Misconduct not ‘dishonest’ enough to lose broker licence

A real estate broker involved in a mortgage scheme gets to keep his licence following an Ontario Court of Appeal ruling.

Timothy Baxter, principal of brokerage firm T. Baxter Real Estate Ltd., was accused of acting for an individual who bought a number of properties and then relisted them at highly inflated prices soon afterwards. Two consumers complained and several mortgage lenders reported losses.

Baxter denied any “knowledge of any suspicious business activity or conduct that (he or his brokerage) knew or ought to have known was improper, unethical, or illegal,” according to the Court of Appeal’s Aug. 20 ruling in Baxter v. Ontario (Real Estate and Business Brokers Act Registrar).

In 2008, the registrar, under the Real Estate and Business Brokers Act, sought to revoke Baxter and his company’s registrations.

After a hearing, the Licence Appeal Tribunal agreed to revoke the firm’s registration but decided not to take away Baxter’s licence. The registrar appealed the decision to the Divisional Court, which upheld it, and so the registrar took the case to the Court of Appeal.

Although the tribunal made it clear it was not pleased with Baxter’s behaviour, in the end it decided that he could keep his licence. “Baxter’s failure to perform the duties expected of a registrant . . . demonstrates a serious lack of understanding of, and in some instances arguably wilful indifference to, the duties and obligations of a registrant.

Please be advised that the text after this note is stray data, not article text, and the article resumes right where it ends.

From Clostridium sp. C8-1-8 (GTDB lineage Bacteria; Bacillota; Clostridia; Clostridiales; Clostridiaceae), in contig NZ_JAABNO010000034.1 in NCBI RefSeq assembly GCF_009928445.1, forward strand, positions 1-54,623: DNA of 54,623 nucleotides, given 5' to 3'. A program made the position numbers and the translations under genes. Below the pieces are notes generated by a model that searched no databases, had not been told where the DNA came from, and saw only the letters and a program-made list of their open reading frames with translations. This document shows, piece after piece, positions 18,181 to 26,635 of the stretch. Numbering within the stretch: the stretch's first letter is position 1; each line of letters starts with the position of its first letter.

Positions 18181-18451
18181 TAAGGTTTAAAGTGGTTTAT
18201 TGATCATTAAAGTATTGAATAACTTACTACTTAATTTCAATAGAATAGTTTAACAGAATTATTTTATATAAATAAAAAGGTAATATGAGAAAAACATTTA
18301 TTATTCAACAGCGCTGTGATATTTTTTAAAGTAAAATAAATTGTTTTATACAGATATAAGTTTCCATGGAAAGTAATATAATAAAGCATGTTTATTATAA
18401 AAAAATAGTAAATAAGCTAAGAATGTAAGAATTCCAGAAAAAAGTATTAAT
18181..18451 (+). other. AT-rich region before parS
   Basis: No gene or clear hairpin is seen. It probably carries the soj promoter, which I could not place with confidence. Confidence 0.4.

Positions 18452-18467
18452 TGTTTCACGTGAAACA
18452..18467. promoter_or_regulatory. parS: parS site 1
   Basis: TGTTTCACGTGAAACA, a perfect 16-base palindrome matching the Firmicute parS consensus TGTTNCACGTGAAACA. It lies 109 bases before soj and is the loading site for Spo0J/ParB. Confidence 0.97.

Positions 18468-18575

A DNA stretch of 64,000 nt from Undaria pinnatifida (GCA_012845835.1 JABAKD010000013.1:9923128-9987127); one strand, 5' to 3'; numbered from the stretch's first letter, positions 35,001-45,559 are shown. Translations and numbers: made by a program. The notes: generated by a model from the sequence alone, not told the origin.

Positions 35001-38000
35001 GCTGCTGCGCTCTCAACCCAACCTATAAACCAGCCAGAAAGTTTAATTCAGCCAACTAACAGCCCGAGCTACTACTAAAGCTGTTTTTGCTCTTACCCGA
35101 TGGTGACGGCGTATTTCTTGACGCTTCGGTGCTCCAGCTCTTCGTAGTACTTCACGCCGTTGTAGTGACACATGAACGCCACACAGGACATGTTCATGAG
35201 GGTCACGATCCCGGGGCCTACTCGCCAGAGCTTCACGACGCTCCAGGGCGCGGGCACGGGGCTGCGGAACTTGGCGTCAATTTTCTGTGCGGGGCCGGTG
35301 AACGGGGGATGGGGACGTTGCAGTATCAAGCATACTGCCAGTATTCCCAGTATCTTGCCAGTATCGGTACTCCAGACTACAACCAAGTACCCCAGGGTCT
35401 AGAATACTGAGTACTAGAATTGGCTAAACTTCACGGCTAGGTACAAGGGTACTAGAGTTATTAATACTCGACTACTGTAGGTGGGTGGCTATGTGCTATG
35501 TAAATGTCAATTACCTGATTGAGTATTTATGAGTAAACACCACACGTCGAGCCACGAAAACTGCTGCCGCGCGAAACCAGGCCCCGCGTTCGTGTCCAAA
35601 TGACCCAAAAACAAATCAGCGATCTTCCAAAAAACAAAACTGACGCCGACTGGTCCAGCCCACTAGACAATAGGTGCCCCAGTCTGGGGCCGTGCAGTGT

“In coming to this conclusion the tribunal has given Mr. Baxter the benefit of any doubt. Although his conduct raises serious concern, in the tribunal’s opinion it is not sufficient grounds to conclude that Mr. Baxter will not carry on business with honesty and integrity and in accordance with the law,” states the decision.

“Mr. Baxter has operated in the industry without incident for many years. However, given his conduct in the recent events it is clear that he requires further education and guidance regarding the roles and responsibilities of a registrant and the changing issues facing the real estate industry,” said the tribunal.

In upholding the tribunal’s decision, Justice Janet Simmons wrote on behalf of the court: “The reasons indicate that the tribunal was satisfied that Mr. Baxter was wilfully blind and reckless — and therefore had imputed knowledge of the mortgage fraud; however, the tribunal was not satisfied that Mr. Baxter actually turned his mind to the fraud.

“Further, the reasons indicate that the tribunal was satisfied that the primary cause of the appellant’s misconduct was his failure to appreciate the full scope of his duties, rather than dishonesty per se.”

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